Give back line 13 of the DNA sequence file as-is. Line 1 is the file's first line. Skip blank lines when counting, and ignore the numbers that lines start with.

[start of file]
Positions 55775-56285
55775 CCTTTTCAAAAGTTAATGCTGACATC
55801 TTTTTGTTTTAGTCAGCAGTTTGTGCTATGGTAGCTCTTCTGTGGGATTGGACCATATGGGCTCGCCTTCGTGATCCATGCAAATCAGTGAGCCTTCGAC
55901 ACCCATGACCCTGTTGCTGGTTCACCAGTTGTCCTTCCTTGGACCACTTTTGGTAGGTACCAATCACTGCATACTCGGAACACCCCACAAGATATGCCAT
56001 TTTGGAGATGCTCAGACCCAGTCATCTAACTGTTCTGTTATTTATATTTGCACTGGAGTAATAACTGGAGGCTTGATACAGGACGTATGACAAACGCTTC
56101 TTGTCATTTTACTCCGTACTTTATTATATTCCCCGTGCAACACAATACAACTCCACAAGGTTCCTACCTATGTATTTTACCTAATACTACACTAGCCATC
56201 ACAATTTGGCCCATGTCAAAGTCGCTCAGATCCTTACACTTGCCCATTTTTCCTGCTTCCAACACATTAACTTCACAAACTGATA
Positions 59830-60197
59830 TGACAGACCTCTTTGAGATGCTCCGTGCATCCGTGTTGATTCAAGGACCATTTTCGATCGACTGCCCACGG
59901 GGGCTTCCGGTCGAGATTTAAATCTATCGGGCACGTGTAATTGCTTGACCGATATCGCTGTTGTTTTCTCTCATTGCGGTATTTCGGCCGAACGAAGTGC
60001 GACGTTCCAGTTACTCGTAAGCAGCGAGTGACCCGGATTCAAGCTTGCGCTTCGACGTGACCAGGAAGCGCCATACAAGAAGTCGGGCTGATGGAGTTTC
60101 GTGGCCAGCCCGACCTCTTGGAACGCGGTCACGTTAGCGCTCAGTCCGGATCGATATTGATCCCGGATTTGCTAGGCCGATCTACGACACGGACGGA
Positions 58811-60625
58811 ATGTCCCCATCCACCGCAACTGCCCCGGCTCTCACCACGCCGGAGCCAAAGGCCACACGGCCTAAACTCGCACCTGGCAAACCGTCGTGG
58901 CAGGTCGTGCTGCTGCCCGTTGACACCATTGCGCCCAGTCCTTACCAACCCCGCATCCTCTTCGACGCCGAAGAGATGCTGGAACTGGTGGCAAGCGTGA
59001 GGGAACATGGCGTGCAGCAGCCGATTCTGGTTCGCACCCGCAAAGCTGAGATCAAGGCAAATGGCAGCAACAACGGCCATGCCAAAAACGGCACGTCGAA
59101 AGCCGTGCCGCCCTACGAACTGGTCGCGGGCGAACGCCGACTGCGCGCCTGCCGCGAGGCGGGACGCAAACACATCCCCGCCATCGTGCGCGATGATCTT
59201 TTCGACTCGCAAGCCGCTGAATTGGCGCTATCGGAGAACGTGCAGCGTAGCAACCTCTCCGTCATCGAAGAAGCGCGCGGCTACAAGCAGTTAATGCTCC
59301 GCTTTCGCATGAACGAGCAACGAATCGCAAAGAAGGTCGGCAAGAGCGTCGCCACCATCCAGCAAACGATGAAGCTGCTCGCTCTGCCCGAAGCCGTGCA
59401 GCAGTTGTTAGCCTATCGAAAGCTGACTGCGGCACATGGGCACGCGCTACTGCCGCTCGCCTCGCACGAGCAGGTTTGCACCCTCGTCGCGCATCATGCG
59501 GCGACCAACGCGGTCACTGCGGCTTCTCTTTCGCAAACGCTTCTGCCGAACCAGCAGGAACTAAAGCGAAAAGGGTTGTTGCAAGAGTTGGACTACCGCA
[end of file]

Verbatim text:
Positions 58811-60625